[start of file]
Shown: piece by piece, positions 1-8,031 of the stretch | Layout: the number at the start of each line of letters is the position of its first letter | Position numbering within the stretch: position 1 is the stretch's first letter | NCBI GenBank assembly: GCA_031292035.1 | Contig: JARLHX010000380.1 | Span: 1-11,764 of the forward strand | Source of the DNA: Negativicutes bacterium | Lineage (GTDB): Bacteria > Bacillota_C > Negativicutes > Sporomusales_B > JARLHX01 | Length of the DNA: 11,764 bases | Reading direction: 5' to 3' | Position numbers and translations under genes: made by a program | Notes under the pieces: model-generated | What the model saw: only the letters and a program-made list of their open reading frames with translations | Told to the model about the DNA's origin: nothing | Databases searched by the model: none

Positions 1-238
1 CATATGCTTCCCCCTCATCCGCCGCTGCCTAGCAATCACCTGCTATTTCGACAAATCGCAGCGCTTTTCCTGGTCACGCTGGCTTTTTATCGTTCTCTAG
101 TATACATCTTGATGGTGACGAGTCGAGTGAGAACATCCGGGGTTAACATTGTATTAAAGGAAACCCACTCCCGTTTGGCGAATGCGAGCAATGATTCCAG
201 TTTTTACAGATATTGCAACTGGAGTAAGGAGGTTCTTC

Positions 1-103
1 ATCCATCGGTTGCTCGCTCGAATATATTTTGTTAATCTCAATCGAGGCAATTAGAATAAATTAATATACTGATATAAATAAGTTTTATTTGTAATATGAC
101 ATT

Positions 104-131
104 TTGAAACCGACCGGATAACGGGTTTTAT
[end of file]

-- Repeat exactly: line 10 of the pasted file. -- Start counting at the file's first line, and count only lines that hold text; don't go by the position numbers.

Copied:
104 TTGAAACCGACCGGATAACGGGTTTTAT